Later this date was believed to be the date of Christ’s birth. Likewise, shepherds were the ﬁrst people to ﬁnd out about Mithra, and they brought him the gifts of gold and incense which, in the case of the Christ, are attributed to the Niagi. Because Mithra was associated with the sun, his followers marked Sunday as his day of worship and called it the Lord’s Day. Mithraic practices also included baptism in holy water, with a Simulated death and resurrection being part of the ceremony. After passing seven grades of initiation into the cult, the converts were “reborn” in Mithra. Another Mithraism custom was the partaking of a sacred meal of bread and wine, similar to one of the most sacred Christian rites. Confession and the forgiving of sins were all commonalities between Mithraism and Christianity.
The Mithraism worshipped in caverns, of which a large number has been found. Many of the Mithraic shrines were later converted into churches or mosques. The cavern always contained a well. Access to the cavern often consisted of a system of subterranean passages, which were used in the initiation ceremonies. Three times a day prayer was offered to the sun toward the east, south, and west, according to the hour.
At its zenith during the 3rd century A.D., having spread from India to Gaul and Britain, Mithraism was early Christianity’s most serious rival. Like Christianity, Mithraism had its sacraments. But the life of Mithra exercised a less far-reaching appeal than the life of Christ, and the Mithraism cult excluded women. The worship of Mithra seems to have collapsed quite suddenly when imperial favor ceased to be with Mithraism. It eventually vanished in the early 4th century A.D after the acceptance of Christianity as the state religion of the Roman Empire.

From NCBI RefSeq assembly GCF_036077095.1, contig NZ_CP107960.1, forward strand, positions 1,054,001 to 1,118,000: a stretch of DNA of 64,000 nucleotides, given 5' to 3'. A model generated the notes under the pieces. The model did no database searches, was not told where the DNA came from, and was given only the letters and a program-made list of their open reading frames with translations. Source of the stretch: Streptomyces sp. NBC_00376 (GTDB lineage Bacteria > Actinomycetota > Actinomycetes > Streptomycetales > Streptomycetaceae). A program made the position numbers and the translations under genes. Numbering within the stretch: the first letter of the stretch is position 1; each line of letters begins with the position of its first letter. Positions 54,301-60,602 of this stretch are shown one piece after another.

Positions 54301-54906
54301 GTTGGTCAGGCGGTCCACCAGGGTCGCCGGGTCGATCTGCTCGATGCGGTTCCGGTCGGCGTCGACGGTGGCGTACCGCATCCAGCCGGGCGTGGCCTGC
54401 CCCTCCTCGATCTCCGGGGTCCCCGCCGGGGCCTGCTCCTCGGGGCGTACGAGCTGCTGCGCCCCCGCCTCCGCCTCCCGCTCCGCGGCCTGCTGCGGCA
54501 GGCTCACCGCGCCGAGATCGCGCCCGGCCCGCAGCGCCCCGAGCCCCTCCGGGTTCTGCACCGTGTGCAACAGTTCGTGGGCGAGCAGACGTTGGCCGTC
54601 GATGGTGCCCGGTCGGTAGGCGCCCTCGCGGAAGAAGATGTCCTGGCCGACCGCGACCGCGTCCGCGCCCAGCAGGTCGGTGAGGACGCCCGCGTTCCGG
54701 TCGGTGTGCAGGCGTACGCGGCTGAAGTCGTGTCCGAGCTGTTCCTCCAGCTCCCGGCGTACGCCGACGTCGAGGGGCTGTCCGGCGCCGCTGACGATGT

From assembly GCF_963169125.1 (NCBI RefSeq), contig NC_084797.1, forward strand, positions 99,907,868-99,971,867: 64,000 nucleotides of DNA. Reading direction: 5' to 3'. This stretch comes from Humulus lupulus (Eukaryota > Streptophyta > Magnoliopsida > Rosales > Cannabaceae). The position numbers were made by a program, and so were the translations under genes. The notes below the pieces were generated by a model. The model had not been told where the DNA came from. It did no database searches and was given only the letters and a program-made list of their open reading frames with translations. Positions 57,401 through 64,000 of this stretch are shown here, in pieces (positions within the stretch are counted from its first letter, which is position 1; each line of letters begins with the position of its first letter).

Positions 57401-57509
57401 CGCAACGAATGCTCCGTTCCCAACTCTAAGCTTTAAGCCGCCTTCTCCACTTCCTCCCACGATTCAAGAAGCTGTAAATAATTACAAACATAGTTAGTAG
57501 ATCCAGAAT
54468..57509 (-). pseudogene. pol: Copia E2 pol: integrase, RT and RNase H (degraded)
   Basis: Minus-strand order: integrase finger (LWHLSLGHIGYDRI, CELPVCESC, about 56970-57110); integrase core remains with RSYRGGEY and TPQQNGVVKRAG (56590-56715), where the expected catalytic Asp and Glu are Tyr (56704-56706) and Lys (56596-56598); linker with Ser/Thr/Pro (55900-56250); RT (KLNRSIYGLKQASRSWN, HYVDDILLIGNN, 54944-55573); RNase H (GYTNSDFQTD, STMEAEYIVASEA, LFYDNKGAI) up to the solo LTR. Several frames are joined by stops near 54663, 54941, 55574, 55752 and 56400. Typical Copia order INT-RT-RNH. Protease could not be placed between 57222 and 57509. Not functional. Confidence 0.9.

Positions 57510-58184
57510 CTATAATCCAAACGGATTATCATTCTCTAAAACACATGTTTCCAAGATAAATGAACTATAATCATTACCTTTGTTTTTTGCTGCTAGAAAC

Mazdak and Mazdakism in Iran
As in the case of many other Prophets, our knowledge of Mazdak’s life is very limited. He may have been a Zoroastrian priest with Manichaean sympathies. He began his preaching about 488 A.D, and within the course of a few months, his followers from every stratum of society from King Qobad I downward could be counted sands.
Unfortunately, we have very scanty positive knowledge of Mazdak’s prophecies, the tenets of which are mentioned brieﬂy and with unbounded vituperation by some Zoroastrian, Christian, and Islamic sources. According to Mazdakism, there exist two original principles, Good (Light) and Evil (Darkness). Light acts by free will and design. Darkness, blindly and by chance. By accident the two became mixed, producing the world. The god of Light, who is to be worshiped, is enthroned in paradise, having before him four powers perception, intelligence, memory, and joy. By moral conduct and ascetic life, man should seek to release the in the world.
Mazdak pointed out the value of self-restraint and renunciation of all sense pleasures. He asserted that the desire for pleasure and possessions constituted the universal causes of all hatred and strife. To reduce these causes and to encourage brotherly helpfulness, Mazdak favored the abolition of all social inequalities, chieﬂy of private property, and called believers to a sharing of possessions, primitive communism. We do not know how far Mazdak went. His detractors even accused him of advocating the sharing of wives, which is unlikely.
Although Mazdak was treacherously murdered around 530, and many of his adherents were killed in a great massacre, the roots of Mazdakism were not eradicated. The religion survived in secret into Islamic times when some of the early Islamic Iranian liberation movements cited Mazdak as their authority and got their inspiration from his teachings.